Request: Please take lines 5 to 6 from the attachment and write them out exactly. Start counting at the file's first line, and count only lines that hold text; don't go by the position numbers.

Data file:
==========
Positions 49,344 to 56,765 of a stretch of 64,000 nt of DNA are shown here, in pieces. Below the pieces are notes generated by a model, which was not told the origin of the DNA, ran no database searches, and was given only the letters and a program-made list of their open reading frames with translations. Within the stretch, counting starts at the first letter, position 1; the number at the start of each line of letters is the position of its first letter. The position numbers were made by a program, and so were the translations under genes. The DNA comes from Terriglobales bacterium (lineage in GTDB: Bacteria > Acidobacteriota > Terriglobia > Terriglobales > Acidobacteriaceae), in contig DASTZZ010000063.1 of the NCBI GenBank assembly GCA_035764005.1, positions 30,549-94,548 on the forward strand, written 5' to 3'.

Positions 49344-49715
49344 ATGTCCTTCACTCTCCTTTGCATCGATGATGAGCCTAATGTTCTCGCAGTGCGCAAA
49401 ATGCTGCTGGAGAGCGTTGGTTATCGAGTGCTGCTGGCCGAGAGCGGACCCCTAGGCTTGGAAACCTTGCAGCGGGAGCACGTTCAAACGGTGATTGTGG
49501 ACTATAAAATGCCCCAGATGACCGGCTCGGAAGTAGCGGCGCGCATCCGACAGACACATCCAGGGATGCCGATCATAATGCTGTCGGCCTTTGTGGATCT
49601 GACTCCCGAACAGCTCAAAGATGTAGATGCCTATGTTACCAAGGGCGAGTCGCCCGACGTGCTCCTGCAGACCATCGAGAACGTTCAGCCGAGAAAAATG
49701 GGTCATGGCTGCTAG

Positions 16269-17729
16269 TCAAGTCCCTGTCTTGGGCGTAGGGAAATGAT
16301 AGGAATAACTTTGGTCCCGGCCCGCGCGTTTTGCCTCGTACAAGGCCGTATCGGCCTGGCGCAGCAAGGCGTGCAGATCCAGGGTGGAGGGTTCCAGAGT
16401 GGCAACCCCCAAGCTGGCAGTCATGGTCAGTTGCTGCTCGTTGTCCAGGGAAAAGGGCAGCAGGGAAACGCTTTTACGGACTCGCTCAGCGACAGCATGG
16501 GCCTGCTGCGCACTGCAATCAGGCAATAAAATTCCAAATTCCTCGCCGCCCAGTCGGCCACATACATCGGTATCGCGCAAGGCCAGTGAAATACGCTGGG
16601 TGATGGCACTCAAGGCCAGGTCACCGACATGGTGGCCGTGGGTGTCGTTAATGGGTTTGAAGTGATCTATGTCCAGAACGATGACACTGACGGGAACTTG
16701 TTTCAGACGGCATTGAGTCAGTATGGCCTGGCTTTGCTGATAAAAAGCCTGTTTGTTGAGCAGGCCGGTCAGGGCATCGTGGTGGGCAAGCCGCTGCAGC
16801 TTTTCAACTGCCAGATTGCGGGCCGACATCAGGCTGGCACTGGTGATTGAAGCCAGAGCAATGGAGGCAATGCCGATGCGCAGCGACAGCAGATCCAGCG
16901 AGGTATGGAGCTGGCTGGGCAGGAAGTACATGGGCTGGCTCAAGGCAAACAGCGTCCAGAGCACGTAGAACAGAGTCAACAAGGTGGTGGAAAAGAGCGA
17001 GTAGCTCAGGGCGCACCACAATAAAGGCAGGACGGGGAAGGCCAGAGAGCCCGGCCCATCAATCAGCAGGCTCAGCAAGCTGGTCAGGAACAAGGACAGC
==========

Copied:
49501 ACTATAAAATGCCCCAGATGACCGGCTCGGAAGTAGCGGCGCGCATCCGACAGACACATCCAGGGATGCCGATCATAATGCTGTCGGCCTTTGTGGATCT
49601 GACTCCCGAACAGCTCAAAGATGTAGATGCCTATGTTACCAAGGGCGAGTCGCCCGACGTGCTCCTGCAGACCATCGAGAACGTTCAGCCGAGAAAAATG